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Vertu, Phone-Maker To the Rich, Says It's Broke

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A British-based luxury phone maker which made its name selling $50,000 smartphones decked out in alligator leather and titanium and fitted with sapphire screens, has applied to the courts to be placed in administration after running of out money to pay staff and suppliers, (paywalled) reports British outlet The Times. In a witness statement filed in the High Court in London yesterday, the report adds, the company's last remaining director Jean-Charles Charki, said that Vertu was insolvent and unable to meet its June 30 payroll obligations of about 500,000 euros. From an earlier report: According to a juicy new report in the Telegraph, employees are worried about the future of the company after noticing that production had been running at reduced capacity. Employees are apparently worried about their unpaid wages, as well as pension contributions taken out of their paychecks without being added into the company's retirement fund. Sources inside the company also told the Telegraph that Vertu has unpaid debts with suppliers such as Qualcomm and Microsoft, and bills from waste management, pest control, and other property services.

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You're Thinking About the Dictionary All Wrong, Lexicographers Say

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An anonymous reader shares a report on The Outline: It seems like ever since "bootylicious" was added to the Oxford English Dictionary (OED) in 2004, dictionaries have been trying to play catch up to ever-evolving languages of slang, especially when it comes to words originating with African Americans and other communities of color. User-generated definitions found on websites like Urban Dictionary and Genius are also giving them some competition. But in fact, lexicographers have always intended the dictionary to be more of an archive than an authority. The purpose of the dictionary has always been to record how language is being used, but the internet has allowed publishers and lexicographers to communicate that purpose differently, explained Kory Stamper, lexicographer and author of Word by Word: The Secret Life of Dictionaries, to The Outline. "I think people assume that because dictionaries are dusty books that the language is this dusty book or that language is only what you find in the dictionary," Stamper said. "And to be able to say, 'No, language is always on the move and here's how it's moving,' really mirrors the way that we can interact with people online." Thanks to the internet, it's now easier for lexicographers to access more written materials and take note of the ways people are using and producing language. And as a result, dictionaries are updated more frequently and more robustly than they were in the days of print-only source material. "Woke" was just one of 1200 new additions to the OED this quarter alone. But even with all the technology afforded to them, lexicographers still walk a fine line between including words that are well-known enough without being too obscure. "We joke around that when we add new words we want 50 percent of the people who see that new word to say, 'Oh my gosh that's not in the dictionary yet?'" said Stamper, who writes for Merriam-Webster. "And then we want the other half of people to go, 'I don't even know what this word is. Why are you adding it to the dictionary?'"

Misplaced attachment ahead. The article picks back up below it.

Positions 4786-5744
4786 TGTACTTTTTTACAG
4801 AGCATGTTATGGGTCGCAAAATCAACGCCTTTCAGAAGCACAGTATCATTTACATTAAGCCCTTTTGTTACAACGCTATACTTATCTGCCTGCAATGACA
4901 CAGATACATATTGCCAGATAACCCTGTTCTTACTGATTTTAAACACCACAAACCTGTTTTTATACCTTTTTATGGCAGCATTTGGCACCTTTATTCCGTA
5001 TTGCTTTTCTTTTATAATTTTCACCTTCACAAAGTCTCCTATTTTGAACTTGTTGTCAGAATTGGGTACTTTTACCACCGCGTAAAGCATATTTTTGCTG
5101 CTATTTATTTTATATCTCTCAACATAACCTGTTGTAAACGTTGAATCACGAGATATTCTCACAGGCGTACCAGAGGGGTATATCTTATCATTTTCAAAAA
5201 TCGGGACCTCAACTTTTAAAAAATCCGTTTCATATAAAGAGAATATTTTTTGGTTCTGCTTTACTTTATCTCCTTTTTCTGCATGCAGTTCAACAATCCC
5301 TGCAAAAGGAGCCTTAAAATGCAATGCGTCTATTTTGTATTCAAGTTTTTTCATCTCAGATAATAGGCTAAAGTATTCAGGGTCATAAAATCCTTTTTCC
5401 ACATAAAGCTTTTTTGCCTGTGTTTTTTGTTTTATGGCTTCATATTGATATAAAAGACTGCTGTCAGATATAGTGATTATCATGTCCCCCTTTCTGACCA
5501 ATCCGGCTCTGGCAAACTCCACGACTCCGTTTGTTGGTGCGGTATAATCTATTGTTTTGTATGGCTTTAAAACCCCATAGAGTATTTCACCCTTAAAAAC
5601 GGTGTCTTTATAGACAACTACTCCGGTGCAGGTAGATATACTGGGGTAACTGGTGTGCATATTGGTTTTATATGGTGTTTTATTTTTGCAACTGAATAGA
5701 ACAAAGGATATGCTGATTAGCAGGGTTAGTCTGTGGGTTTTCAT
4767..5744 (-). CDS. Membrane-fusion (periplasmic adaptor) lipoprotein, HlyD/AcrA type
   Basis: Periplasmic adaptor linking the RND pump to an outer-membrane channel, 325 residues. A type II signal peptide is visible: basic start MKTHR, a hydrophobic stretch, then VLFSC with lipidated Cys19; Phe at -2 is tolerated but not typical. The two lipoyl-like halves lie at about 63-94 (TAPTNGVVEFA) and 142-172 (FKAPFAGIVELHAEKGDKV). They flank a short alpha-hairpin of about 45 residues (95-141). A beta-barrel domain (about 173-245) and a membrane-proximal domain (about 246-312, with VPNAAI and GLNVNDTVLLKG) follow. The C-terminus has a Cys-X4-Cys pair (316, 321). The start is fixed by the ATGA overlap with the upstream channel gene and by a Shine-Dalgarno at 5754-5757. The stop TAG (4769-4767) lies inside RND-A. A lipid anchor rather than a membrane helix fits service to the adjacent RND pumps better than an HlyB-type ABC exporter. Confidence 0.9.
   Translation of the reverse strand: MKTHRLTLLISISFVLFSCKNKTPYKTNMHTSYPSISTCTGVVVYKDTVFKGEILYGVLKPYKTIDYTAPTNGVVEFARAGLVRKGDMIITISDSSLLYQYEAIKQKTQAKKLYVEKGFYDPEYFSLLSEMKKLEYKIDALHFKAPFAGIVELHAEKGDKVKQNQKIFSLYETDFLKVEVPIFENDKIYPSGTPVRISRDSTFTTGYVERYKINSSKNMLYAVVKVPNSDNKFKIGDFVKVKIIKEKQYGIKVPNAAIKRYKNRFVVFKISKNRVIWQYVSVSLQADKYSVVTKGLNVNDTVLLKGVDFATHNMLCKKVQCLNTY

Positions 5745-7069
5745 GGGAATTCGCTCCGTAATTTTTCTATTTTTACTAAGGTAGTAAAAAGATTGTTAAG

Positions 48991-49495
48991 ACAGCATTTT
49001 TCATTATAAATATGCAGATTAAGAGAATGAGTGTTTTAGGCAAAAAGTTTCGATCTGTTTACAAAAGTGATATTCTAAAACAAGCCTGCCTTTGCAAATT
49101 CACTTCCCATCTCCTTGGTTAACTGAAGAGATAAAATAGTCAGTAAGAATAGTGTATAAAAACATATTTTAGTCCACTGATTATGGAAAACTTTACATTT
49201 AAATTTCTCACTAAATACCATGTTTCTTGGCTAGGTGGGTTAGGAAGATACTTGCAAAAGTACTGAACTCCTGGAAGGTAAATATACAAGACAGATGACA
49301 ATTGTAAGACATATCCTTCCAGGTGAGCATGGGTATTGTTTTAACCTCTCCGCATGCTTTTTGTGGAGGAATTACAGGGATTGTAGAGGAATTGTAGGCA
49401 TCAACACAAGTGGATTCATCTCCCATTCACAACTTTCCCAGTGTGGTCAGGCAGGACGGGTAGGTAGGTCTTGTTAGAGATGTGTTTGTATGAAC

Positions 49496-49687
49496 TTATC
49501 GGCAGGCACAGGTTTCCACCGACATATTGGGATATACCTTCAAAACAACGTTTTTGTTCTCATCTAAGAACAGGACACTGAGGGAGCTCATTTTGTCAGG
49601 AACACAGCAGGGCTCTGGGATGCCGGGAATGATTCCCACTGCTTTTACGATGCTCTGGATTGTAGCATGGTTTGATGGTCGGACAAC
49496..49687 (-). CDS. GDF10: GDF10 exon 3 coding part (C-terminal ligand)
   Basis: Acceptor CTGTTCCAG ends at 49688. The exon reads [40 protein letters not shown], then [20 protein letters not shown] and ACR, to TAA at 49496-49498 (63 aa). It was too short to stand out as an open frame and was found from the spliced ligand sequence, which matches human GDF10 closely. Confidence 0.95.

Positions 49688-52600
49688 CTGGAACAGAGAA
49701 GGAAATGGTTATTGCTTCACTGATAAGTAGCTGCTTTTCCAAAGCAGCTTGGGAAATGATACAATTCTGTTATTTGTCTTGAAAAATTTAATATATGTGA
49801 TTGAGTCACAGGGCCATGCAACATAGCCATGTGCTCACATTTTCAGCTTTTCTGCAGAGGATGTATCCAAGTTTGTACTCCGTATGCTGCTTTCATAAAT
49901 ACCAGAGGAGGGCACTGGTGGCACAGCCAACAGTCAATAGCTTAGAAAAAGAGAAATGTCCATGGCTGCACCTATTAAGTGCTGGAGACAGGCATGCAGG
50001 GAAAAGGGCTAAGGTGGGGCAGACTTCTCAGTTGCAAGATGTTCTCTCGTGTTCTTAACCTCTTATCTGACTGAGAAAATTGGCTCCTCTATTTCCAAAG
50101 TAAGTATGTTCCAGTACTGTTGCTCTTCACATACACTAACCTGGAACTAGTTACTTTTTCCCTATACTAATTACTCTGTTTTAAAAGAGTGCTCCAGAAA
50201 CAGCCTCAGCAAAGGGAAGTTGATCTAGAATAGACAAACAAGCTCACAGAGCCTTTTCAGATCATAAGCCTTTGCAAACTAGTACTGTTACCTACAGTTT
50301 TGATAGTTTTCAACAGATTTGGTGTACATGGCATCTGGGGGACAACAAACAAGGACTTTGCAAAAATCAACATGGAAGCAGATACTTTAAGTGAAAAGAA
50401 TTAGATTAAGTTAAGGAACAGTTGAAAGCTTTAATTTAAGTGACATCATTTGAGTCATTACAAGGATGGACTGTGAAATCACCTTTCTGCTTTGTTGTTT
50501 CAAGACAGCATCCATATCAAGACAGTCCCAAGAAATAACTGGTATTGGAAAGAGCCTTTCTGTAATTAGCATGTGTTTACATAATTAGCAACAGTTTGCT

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The Age of Distributed Truth

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Eugene Wei, head of video at Oculus (Formerly with Flipboard, Hulu, and Amazon) writes about how information gets distributed now, and things that were commonly known in specific circles are becoming more widely known. From his article: The internet gave everyone a megaphone, and these days that can feel like that Chinese proverb, you know the one. Perhaps the truth was better kept in the hands of a limited set of responsible stewards, but that age of the expert has passed, and that system had its own issues. As every Death Star reminds us each time they're blown up, concentrating power in a small area has its own unique vulnerability. We live in the age of distributed truth, and it's an environment in which fake news can spread like mold when in viral form. But the same applies to the truth, and if there's one lesson on how to do your part in an age of distributed truth, it's to speak the truth and to support those who do. It may be exhausting work -- is it really necessary to point out the emperor is buck naked? -- but it's the best we can do for now. In this age, the silent majority is no majority at all.

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[$] Namespaced file capabilities

LWN Headlines -

The kernel's file capabilities mechanism is a bit of an awkward fit with user namespaces, in that all namespaces have the same view of the capabilities associated with a given executable file. There is a patch set under consideration that adds awareness of user namespaces to file capabilities, but it has brought forth some disagreement on how such a mechanism should work. The question is, in brief: how should a set of file capabilities be picked for any given user namespace?

AMD Launches Ryzen PRO CPUs: Enhanced Security, Longer Warranty, Better Quality